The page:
They’re Here. They’re Queer. They’re Scientists.

This new campaign wants you to get used to it.

Courtesy 500 Queer Scientists

Riding in on the rainbow wave of Pride Month, 500 Queer Scientists made its debut Monday as part database, part visibility campaign of LGBTQ people in STEM fields. With dozens of smiling queer faces against laboratory and outdoor backgrounds, the campaign—exclusively online at the moment—aims to promote inclusivity in science.

“I would say that queer people are definitely in the shadows at conferences and in terms of involvement with professional organizations,” says co-founder Lauren Esposito, curator of arachnology at the California Academy of Sciences. “Either they’re not out or they just keep their personal life totally hidden in a professional context, which is something their straight colleagues just don’t have to do.”

Indeed, the campaign’s press release includes some statistics: For one, it notes, more than 40 percent of LGBTQ+ respondents in a 2013 survey of American STEM workers said they were not out to their colleagues. And a recent study in the open-access journal Science Advances concluded that STEM fields are doing a poor job of retaining sexual-minority students. LGBTQ+ scientists have also been historically barred from professional organizations and conferences, and research on certain queer issues remains underfunded to this day.

500 Queer Scientists is modeled on 500 Women Scientists, a nonprofit that aims to promote women in STEM and an informal partner of the new campaign. Esposito says she is inspired by how community-driven the women-centric group is—it began with a letter and grew into an international organization with local chapters. Similarly, Esposito wanted to let the queer community take the reins of 500 Queer Scientists: “I decided just to limit the scope of this to just a visibility campaign and let the community decide where it goes,” she says.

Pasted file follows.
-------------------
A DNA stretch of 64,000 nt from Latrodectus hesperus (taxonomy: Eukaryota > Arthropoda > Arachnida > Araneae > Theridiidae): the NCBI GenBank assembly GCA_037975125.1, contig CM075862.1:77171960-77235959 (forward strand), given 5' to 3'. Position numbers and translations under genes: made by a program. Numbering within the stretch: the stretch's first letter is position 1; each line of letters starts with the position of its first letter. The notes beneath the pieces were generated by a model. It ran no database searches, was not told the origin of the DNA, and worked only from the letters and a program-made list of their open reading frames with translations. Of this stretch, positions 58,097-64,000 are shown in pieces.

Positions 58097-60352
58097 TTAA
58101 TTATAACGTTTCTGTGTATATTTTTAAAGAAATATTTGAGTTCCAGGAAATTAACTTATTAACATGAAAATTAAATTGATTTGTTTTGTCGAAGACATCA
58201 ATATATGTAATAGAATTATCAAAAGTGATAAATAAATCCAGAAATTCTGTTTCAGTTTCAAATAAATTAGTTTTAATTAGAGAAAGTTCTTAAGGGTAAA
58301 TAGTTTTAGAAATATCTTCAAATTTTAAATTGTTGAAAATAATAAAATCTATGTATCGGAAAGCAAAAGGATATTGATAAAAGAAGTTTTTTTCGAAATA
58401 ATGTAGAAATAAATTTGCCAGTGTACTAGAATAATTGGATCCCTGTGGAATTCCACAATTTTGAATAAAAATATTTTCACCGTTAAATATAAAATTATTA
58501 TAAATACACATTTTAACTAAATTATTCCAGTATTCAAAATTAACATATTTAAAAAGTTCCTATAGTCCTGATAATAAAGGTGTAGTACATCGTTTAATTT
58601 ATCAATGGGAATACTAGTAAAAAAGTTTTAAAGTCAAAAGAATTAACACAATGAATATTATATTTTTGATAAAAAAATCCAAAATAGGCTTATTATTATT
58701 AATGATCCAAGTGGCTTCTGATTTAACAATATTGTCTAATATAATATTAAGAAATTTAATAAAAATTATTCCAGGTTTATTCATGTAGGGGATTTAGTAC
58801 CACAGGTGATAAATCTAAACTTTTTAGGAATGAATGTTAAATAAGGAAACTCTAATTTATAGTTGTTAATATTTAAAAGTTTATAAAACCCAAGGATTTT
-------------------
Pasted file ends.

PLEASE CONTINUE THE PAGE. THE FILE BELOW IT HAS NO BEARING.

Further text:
It’s had a great start. 500 Queer Scientists opened with 60 scientists featured on the website and closed its first day with double that, Esposito says. People submit entries that are manually reviewed, copyedited, and published. It’s laborious, but the process is designed to prevent spam—none yet, “knock on wood,” says Esposito.

“The response from the community overall has been really exciting and energizing,” Esposito says. “I think both LGBTQ+ people and allies from the scientific community have been excited about this and about highlighting the diversity of science, and that’s going to be a good thing.”

Here are three examples, starting with Esposito:

Lauren Esposito

Courtesy 500 Queer Scientists

“I am queer and I am an arachnologist. // I’m the Schlinger Curator of Arachnology at the California Academy of Sciences, and the co-founder/director of a science, education, and conservation nonprofit called Islands & Seas. My research focuses on documenting the world’s arachnid biodiversity and understanding the patterns and processes that lead to the diversity on Earth today. I live in the gayest city in the World, San Francisco, with my partner and two kids.”

Bryson Voirin

Courtesy 500 Queer Scientists

“I am gay and I am a sloth scientist, neurobiologist, and tree climber. // I am a neuroscientist, sloth biologist, professional tree climber, and television presenter. I love exploring the natural world and investigating the mysteries of our planet. My husband and I have been together for 11 years, and have conducted research together around the world.”

Sean Vidal Edgerton

Courtesy 500 Queer Scientists

“I am gay and I am an infectious disease biologist and science illustrator. // I work as an evolutionary biologist and science illustrator at the California Academy of Sciences, in San Francisco, California. As a biologist I study the evolution of viruses and infectious diseases of wildlife. As a science illustrator under “The Pen & the Pangolin” I bridge the gap between my love of art and science. My artwork stands in the service of science and for the purpose of education, while focusing on endless forms most beautiful, threats to biodiversity, organisms poorly understood, without a voice, and in dire need of our conservation efforts. I live in the Haight with my puplet Laika, where I also work as a freelance science/wildlife illustrator in my studio. If not in the city I’m most likely camping and backpacking around California.”